The Minnesota Public Utilities Commission (PUC) is a uniquely confusing state entity. It’s not a state agency. It’s not a court. It’s a quasi-judicial entity, something of a hybrid which also happens to lack both transparency and accountability.
I watched the PUC’s deliberations on the Enbridge Line 3 tar sands pipeline going back to 2017-18, and I remain confused about why the Commission seemed to bend over backwards for Enbridge and ignore the public interest.
It led me to reread the PUC’s convoluted mission statement and question whether that’s part of the problem:
The Commission’s mission is to create and maintain a regulatory environment that ensures safe, adequate and efficient utility services at fair, reasonable rates consistent with State telecommunications and energy policies. It does so by providing independent, consistent, professional and comprehensive oversight and regulation of utility service providers. One of the key functions of the commission in performing this mission is to balance the private and public interests affected in each docket, and to make decisions that appropriately balance these interests in a manner that is “consistent with the public interest.” (Emphasis added.)PUC website
If you blur your eyes and don’t think too hard, you might think it’s reasonable. Boiling it down into its simplest terms, it makes no sense. The mission statement says the PUC is supposed to balance the private and public interest in a manner consistent with the public interest.
It implies there are two kinds of “public interest.” One is the full-blown public interest. Then the PUC balances the public interest against the corporate interest — compromising the public interest — and still comes up with a decision that’s “consistent with the public interest”?
The PUC didn’t consider the public interest in approving Line 3. The public interest was nowhere to be found.
The PUC’s current quasi judicial structure undermines public trust in the system. As it’s been explained to me by PUC staff, neither the staff nor Commissioners can answer substantive questions about the PUC’s decisions: “the Commission’s decisions are made in writing, and the Commission speaks only through its orders. Staff is not able to provide additional interpretation or explanation for why decisions are made, beyond what is stated in the order.”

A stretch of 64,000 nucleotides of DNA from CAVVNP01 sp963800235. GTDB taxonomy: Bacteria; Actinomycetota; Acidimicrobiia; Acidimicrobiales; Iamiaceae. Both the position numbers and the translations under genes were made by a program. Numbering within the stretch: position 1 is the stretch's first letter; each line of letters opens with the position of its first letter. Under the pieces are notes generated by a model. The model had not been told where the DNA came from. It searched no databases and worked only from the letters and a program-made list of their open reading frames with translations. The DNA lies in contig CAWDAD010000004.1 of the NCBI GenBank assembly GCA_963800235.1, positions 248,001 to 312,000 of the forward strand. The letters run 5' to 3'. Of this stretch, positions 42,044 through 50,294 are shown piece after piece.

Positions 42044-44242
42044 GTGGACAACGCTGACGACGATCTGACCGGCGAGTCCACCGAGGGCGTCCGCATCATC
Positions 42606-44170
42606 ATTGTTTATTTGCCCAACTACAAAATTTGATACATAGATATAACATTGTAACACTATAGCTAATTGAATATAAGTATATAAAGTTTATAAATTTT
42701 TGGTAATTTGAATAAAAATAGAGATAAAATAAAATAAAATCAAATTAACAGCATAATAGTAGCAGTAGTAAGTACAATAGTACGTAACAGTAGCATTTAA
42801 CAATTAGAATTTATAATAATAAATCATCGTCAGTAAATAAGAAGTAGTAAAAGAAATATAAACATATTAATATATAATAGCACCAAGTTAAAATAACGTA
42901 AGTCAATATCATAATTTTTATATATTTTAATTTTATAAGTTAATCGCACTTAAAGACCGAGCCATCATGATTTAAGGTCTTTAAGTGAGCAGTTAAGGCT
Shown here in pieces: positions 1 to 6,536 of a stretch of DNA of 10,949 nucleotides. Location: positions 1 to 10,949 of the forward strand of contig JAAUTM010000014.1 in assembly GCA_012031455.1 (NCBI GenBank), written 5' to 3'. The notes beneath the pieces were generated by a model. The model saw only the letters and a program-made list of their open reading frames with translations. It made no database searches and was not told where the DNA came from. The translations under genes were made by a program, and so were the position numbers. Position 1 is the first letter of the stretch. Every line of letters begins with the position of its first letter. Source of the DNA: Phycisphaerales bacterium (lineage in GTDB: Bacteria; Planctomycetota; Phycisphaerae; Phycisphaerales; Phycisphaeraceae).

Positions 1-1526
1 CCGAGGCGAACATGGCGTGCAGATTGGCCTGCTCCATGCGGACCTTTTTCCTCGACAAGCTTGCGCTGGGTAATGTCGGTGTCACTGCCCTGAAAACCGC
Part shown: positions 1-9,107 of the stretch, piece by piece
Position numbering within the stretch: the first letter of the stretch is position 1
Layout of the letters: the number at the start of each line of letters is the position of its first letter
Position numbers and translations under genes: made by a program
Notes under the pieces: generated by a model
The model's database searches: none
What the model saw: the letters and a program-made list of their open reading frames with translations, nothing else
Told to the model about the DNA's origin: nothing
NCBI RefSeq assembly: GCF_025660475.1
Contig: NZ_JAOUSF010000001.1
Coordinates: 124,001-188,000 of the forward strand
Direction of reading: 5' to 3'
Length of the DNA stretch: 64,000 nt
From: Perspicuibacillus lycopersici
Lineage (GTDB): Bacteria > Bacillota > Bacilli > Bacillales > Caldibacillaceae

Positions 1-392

Here are some concrete examples from the PUC’s Line 3 decision showing how this dysfunctional system didn’t operate — and isn’t operating — in the public interest as well as important unanswered questions.
The PUC changed the rules so it wouldn’t have to follow the public interest
The PUC is set up like a court. When Enbridge applied for its new pipeline, various other parties applied to be official “intervenors” argue for or against the pipeline.
The Minnesota Department of Commerce’s Division of Energy Regulation and Planning unit is always an intervenor, acting on behalf of the public interest.
One big point of contention was whether Line 3 was even needed. The law put the burden of proof on Enbridge to develop a future oil demand forecast to justify the project.
Commerce — speaking for the public interest — testified before the PUC that Enbridge had failed to make its case.
The PUC arbitrarily changed the rules. It required Commerce to create its own future oil demand forecast to show Line 3 wasn’t needed. Commerce wasn’t prepared to answer the question; it wasn’t Commerce’s job to answer.
The PUC sided with Enbridge and against Commerce, which was representing the public interest.
The PUC failed to make Enbridge meet its jobs promises
Now let’s examine one of the “public interest” arguments the PUC used to justify approving Line 3: Job creation for Minnesotans.
Enbridge promised Line 3 would create 4,200 union construction jobs, with half filled locally. It turned out to be a winning argument. During the PUC’s 2018 vote to approve Line 3, Commissioner John Tuma said the project would be like building two Vikings stadiums, “the Super Bowl of Super Bowl of projects. … That’s the big selling point.”